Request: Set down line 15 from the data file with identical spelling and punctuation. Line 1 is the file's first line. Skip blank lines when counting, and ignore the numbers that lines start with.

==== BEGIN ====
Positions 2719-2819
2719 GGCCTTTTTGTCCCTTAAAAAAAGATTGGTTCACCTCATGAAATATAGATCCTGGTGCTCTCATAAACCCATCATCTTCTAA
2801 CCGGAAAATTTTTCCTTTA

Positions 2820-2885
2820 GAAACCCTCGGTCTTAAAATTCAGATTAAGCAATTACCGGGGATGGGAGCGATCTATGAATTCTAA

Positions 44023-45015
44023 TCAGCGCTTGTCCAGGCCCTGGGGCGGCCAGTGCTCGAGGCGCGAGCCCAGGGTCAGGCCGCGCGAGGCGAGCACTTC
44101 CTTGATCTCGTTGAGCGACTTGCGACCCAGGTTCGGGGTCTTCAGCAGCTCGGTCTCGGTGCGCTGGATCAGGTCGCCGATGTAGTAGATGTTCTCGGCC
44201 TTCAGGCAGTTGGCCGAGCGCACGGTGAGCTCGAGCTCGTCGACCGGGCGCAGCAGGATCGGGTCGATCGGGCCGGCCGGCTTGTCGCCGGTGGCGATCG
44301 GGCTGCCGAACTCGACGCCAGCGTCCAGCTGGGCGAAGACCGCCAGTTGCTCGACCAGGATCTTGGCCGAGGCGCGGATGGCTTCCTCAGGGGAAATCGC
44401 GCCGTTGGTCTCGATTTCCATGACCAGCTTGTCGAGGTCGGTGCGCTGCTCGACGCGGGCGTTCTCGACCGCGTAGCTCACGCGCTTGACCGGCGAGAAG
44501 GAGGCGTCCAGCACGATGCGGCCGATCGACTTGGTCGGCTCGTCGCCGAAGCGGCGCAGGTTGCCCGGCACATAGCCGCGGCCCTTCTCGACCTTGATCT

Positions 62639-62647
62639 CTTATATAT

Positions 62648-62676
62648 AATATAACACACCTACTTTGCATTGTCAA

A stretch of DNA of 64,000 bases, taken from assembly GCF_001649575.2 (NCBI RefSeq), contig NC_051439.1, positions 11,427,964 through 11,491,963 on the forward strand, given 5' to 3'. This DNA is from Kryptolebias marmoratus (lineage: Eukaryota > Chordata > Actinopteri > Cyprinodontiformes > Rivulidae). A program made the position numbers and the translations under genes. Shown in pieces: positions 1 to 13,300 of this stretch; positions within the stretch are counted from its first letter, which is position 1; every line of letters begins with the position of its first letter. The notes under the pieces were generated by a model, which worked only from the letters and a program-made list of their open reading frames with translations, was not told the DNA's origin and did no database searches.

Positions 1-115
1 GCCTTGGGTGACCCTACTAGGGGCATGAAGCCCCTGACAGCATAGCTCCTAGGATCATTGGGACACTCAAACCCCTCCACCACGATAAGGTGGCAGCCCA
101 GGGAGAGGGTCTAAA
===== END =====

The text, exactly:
Positions 62648-62676